Though typically, a client walks in with general questions in regard to a recently-filed or an impending divorce, and the majority of attorneys will assess the various processes of divorce which are available (litigation, mediation, and collaborative law) and explain the steps for each.

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Are you REALLY ready to file for Separation?

 Posted on April 22, 2014 in Uncategorized

Whether you refer to it as a divorce or separation, deciding that you want to split is a decision which never should be taken lightly. There’s always a time in which space is required between your partner and you, and space occasionally can be a healthy decision. It permits both parties to have the ability to rationally consider the ideal method of handling the duty at hand, and to talk about a possible compromise. There’s never a clear indication of when the ideal time is to end your marriage; therefore, taking ‘one final shot at mending your relationship’ is something you might have to attempt many times.

If, after exhausting all these possibilities and you still feel that divorce is inevitable speak with one of our Chicago divorce attorneys at (312) 884-1222 for a free consultation.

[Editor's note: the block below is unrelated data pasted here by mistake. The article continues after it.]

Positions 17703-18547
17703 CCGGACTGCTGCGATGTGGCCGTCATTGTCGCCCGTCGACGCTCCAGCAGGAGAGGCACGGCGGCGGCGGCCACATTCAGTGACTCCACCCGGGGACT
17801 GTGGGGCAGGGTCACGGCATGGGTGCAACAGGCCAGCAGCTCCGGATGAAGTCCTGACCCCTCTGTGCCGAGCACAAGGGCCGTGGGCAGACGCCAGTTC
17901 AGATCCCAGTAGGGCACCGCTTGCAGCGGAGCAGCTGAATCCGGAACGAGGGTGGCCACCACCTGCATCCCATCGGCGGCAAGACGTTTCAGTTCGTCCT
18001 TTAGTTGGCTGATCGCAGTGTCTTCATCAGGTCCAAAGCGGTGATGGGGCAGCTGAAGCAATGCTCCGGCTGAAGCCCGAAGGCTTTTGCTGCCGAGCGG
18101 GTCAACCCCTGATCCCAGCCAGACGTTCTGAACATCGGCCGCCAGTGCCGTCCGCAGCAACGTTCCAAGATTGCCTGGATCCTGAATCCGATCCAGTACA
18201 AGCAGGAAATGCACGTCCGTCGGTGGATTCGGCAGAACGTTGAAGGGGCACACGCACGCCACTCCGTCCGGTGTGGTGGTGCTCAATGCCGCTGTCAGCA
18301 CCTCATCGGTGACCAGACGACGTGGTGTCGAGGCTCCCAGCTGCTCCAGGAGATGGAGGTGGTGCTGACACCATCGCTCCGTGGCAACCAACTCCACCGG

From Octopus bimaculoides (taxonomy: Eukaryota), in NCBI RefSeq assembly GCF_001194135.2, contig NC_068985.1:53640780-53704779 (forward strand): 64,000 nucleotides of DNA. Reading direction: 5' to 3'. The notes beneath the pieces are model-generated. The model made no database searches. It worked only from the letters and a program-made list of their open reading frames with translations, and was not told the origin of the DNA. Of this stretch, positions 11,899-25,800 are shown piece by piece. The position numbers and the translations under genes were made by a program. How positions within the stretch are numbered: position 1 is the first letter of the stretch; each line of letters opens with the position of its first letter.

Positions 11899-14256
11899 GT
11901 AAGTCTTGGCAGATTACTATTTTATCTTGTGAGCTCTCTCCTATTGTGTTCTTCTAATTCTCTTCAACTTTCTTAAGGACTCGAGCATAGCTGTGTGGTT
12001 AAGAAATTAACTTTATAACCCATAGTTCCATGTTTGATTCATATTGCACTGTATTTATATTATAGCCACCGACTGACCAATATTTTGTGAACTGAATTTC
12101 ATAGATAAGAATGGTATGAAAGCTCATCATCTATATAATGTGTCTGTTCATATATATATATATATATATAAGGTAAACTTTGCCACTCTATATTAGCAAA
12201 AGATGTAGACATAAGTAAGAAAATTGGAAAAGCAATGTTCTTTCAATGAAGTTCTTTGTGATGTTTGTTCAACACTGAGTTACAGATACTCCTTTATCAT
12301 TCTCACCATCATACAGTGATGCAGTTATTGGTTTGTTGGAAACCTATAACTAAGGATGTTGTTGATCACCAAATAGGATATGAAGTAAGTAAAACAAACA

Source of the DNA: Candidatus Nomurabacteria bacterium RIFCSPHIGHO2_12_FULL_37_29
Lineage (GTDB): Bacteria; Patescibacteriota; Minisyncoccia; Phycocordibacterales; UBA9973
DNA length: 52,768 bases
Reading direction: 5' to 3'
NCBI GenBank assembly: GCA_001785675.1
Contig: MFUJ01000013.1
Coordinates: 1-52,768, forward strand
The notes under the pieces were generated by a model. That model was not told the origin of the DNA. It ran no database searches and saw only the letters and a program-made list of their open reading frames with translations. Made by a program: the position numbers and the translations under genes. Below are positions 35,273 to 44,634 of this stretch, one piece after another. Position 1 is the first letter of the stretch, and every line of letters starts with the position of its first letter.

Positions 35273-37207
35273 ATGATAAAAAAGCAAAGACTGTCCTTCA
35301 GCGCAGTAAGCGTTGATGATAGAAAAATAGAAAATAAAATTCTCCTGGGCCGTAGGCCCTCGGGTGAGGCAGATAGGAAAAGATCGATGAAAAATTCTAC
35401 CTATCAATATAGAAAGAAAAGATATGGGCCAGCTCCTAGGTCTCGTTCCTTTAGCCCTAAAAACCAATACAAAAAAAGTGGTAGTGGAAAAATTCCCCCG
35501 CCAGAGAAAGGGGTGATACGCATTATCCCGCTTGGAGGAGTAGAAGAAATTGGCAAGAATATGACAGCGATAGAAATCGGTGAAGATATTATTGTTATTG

Therefore consider this: If you’re considering separation, determine how your partner and you might take time apart, without having to make any spontaneous decisions, and taking the time to consider solutions. Unsure how much time you should take? As long as it takes! There isn’t any reason to dive head first into a separation or a divorce, therefore just play it out, then see how it goes, it can’t get any worse as you already feel you are at the end of the rope.

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Uncontested Divorce: What is it?

 Posted on April 15, 2014 in Uncategorized

In the plainest terms, uncontested divorce will mean that the partners have the ability to agree upon the major factors included in getting divorced, involving:

• How they’ll share parenting responsibilities and parenting time

• The duration and amount of child support

• The duration and amount of spousal support

• The division of property

• The division of debt

If they have the ability to get to an agreement, they often can file paperwork without a court appearance, and as soon as the mandatory time period (set by the state law) has passed, the divorce is final.

Not all uncontested divorces are the same, and not all uncontested divorces run smoothly. The process is smoothest as the couple has no minor kids and very few assets, involving no real property. Also it works best if each partner is self-supporting or able to easily become self-supporting. A few states have simplified procedures obtainable for couples within this kind of situation. However, these types of procedures are stringently limited and are only available for marriages which were relatively short usually 5 years or less.

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In Divorce what do you do With the House?

 Posted on April 08, 2014 in Uncategorized